relatively new.  The full sample is divided into panels, with one
panel enrolled each month.  A full complement of panels for the
original data series based on the 1987 Standard Industrial
Classification (SIC) system was not completely enrolled in the
survey until January 2002.  The supplemental panels of
establishments needed to create NAICS estimates were not completely
enrolled until May 2003.  The data collected up until those points
are from less than a full sample.  Therefore, estimates from
earlier months should be used with caution, as fewer sampled units
were reporting data at that time.

  In March 2002, BLS procedures for collecting hires and
separations data were revised to address possible underreporting.
As a result, JOLTS hires and separations estimates for months prior
to March 2002 may not be comparable to estimates for March 2002 and
later.

  The federal government reorganization that involved transferring
approximately 180,000 employees to the new Department of Homeland
Security is not reflected in the JOLTS hires and separations
estimates for the federal government.  The Office of Personnel
Management's record shows these transfers were completed in March
2003.  The inclusion of transfers in the JOLTS definitions of hires
and separations is intended to cover ongoing movements of workers
between establishments.  The Department of Homeland Security
reorganization was a massive one-time event, and the inclusion of
these intergovernmental transfers would distort the federal government
time series.

Reliability of the estimates

  JOLTS estimates are subject to both sampling and nonsampling
error.  When a sample rather than the entire population is
surveyed, there is a chance that the sample estimates may differ
from the "true" population values they represent.  The exact
difference, or sampling error, varies depending on the particular
sample selected, and this variability is measured by the standard
error of the estimate.  BLS analysis is generally conducted at the
90-percent level of confidence.  That means that there is a 90-
percent chance, or level of confidence, that an estimate based on a
sample will differ by no more than 1.6 standard errors from the
"true" population value because of sampling error.  Estimates of
sampling errors are available upon request.

  The JOLTS estimates also are affected by nonsampling error.
Nonsampling error can occur for many reasons, including the failure
to include a segment of the population, the inability to obtain
data from all units in the sample, the inability or unwillingness
of respondents to provide data on a timely basis, mistakes made by
respondents, errors made in the collection or processing of the
data, and errors from the employment benchmark data used in
estimation.

Other information

  Information in this release will be made available to sensory
impaired individuals upon request.  Voice phone: (202) 691-5200;
Federal Relay Service: (800) 877-8339.

Table 1.  Job openings levels(1) and rates(2) by industry and region, seasonally adjusted

                                                      Levels(3) (in thousands)                              Rates

           Industry and region              Oct.   May    June   July   Aug.   Sept.  Oct.   Oct.  May   June  July  Aug.  Sept. Oct.
                                            2010   2011   2011   2011   2011   2011   2011p  2010  2011  2011  2011  2011  2011  2011p

Total.................................     2,905  3,034  3,169  3,213  3,129  3,377  3,267    2.2   2.3   2.4   2.4   2.3   2.5   2.4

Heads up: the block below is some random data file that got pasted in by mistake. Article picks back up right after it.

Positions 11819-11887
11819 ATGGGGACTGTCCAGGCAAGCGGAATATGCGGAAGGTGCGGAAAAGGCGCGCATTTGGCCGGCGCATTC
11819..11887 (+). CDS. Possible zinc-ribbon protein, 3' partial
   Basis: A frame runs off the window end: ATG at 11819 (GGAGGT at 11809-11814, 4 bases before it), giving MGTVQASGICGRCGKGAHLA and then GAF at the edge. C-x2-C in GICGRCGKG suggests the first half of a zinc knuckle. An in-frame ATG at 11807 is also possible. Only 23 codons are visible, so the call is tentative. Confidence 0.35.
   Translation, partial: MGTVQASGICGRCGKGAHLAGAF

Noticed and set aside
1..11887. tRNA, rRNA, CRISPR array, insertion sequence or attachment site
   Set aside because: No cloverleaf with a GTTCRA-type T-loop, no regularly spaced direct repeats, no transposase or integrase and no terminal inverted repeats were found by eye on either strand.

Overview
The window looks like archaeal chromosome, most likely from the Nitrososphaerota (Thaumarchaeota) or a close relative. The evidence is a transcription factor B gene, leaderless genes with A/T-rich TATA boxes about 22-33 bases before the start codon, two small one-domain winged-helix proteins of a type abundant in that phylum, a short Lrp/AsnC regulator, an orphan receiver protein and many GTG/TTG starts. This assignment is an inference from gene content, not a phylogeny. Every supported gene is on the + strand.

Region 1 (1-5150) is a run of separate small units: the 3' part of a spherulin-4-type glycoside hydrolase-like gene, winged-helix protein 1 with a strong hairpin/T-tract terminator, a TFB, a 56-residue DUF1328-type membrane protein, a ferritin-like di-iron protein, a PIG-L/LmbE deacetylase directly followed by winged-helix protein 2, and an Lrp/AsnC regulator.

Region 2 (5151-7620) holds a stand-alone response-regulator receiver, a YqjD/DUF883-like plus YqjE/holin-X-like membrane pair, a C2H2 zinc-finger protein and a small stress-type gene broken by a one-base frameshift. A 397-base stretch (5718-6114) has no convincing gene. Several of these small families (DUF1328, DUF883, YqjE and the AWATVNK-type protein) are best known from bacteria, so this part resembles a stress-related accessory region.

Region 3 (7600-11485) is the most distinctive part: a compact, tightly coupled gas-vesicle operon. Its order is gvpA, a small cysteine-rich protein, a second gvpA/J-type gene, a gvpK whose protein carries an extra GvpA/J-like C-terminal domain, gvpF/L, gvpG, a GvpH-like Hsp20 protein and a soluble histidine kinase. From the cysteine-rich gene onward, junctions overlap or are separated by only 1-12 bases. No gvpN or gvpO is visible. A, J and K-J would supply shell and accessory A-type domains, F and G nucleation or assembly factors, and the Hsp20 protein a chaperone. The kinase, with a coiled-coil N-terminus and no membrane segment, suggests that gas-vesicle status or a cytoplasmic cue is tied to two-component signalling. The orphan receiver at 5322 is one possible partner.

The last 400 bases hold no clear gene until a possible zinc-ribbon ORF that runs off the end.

INDUSTRY

 Total private(4)........................  2,560  2,725  2,835  2,905  2,799  3,003  2,907    2.3   2.4   2.5   2.6   2.5   2.7   2.6
  Construction...........................     69    100     68     75    102     70     93    1.2   1.8   1.2   1.3   1.8   1.3   1.7
  Manufacturing..........................    193    211    217    252    232    235    231    1.6   1.8   1.8   2.1   1.9   2.0   1.9
  Trade, transportation, and utilities(5)    445    484    515    540    490    561    564    1.8   1.9   2.0   2.1   1.9   2.2   2.2
   Retail trade..........................    272    276    332    312    324    328    321    1.8   1.9   2.2   2.1   2.2   2.2   2.1
  Professional and business services.....    575    615    616    640    621    675    618    3.3   3.5   3.5   3.6   3.5   3.8   3.4
  Education and health services..........    569    594    596    604    609    616    602    2.8   2.9   2.9   2.9   2.9   3.0   2.9
  Leisure and hospitality................    274    298    360    338    351    383    366    2.1   2.2   2.6   2.5   2.6   2.8   2.7
   Arts, entertainment, and recreation...     27     34     55     62     44     62     50    1.4   1.8   2.8   3.2   2.3   3.1   2.6
   Accommodation and food services.......    247    264    305    276    307    321    316    2.2   2.3   2.6   2.4   2.6   2.8   2.7
 Government(6).........................      345    309    334    309    329    374    360    1.5   1.4   1.5   1.4   1.5   1.7   1.6
  State and local government.............    272    261    279    253    287    312    293    1.4   1.3   1.4   1.3   1.5   1.6   1.5


                 REGION(7)

  Northeast...........................       605    586    522    570    589    586    535    2.4   2.3   2.0   2.2   2.3   2.3   2.1
  South...............................     1,084  1,087  1,109  1,192  1,108  1,273  1,233    2.2   2.2   2.3   2.4   2.3   2.6   2.5
  Midwest.............................       584    730    686    714    732    704    694    1.9   2.4   2.3   2.3   2.4   2.3   2.3
  West................................       740    719    753    753    775    818    827    2.5   2.4   2.5   2.5   2.6   2.8   2.8


  1 Job openings are the number of job openings on the last business day of the month.